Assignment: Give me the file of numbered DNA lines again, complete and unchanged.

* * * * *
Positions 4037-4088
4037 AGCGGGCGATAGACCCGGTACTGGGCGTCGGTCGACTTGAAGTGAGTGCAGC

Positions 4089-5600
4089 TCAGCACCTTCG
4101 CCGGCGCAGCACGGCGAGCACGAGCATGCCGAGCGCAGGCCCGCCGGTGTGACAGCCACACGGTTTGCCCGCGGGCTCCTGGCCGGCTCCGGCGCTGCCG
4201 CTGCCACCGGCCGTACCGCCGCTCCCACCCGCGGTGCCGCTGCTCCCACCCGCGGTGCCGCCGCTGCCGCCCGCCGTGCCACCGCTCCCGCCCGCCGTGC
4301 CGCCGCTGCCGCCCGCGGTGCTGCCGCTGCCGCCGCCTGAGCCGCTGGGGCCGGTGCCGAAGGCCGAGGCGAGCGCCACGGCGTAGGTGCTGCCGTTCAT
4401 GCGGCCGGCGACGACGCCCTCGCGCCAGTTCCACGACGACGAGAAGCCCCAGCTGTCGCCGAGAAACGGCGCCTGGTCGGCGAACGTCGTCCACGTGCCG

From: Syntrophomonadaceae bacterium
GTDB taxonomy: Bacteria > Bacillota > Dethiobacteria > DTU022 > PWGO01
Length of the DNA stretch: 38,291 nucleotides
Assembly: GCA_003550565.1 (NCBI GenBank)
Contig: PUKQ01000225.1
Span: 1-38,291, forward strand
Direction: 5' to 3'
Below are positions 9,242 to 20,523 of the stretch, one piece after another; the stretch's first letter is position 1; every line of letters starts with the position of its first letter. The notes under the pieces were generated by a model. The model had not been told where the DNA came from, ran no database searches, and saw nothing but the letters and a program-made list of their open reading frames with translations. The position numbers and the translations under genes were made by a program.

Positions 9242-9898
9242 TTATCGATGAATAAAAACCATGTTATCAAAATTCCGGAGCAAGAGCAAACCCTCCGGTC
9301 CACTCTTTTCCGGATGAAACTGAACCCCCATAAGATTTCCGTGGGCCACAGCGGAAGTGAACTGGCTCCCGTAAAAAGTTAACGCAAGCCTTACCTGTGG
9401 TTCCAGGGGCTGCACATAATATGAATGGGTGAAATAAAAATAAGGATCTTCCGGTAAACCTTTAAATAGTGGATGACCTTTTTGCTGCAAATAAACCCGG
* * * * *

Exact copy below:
Positions 4037-4088
4037 AGCGGGCGATAGACCCGGTACTGGGCGTCGGTCGACTTGAAGTGAGTGCAGC

Positions 4089-5600
4089 TCAGCACCTTCG
4101 CCGGCGCAGCACGGCGAGCACGAGCATGCCGAGCGCAGGCCCGCCGGTGTGACAGCCACACGGTTTGCCCGCGGGCTCCTGGCCGGCTCCGGCGCTGCCG
4201 CTGCCACCGGCCGTACCGCCGCTCCCACCCGCGGTGCCGCTGCTCCCACCCGCGGTGCCGCCGCTGCCGCCCGCCGTGCCACCGCTCCCGCCCGCCGTGC
4301 CGCCGCTGCCGCCCGCGGTGCTGCCGCTGCCGCCGCCTGAGCCGCTGGGGCCGGTGCCGAAGGCCGAGGCGAGCGCCACGGCGTAGGTGCTGCCGTTCAT
4401 GCGGCCGGCGACGACGCCCTCGCGCCAGTTCCACGACGACGAGAAGCCCCAGCTGTCGCCGAGAAACGGCGCCTGGTCGGCGAACGTCGTCCACGTGCCG

From: Syntrophomonadaceae bacterium
GTDB taxonomy: Bacteria > Bacillota > Dethiobacteria > DTU022 > PWGO01
Length of the DNA stretch: 38,291 nucleotides
Assembly: GCA_003550565.1 (NCBI GenBank)
Contig: PUKQ01000225.1
Span: 1-38,291, forward strand
Direction: 5' to 3'
Below are positions 9,242 to 20,523 of the stretch, one piece after another; the stretch's first letter is position 1; every line of letters starts with the position of its first letter. The notes under the pieces were generated by a model. The model had not been told where the DNA came from, ran no database searches, and saw nothing but the letters and a program-made list of their open reading frames with translations. The position numbers and the translations under genes were made by a program.

Positions 9242-9898
9242 TTATCGATGAATAAAAACCATGTTATCAAAATTCCGGAGCAAGAGCAAACCCTCCGGTC
9301 CACTCTTTTCCGGATGAAACTGAACCCCCATAAGATTTCCGTGGGCCACAGCGGAAGTGAACTGGCTCCCGTAAAAAGTTAACGCAAGCCTTACCTGTGG
9401 TTCCAGGGGCTGCACATAATATGAATGGGTGAAATAAAAATAAGGATCTTCCGGTAAACCTTTAAATAGTGGATGACCTTTTTGCTGCAAATAAACCCGG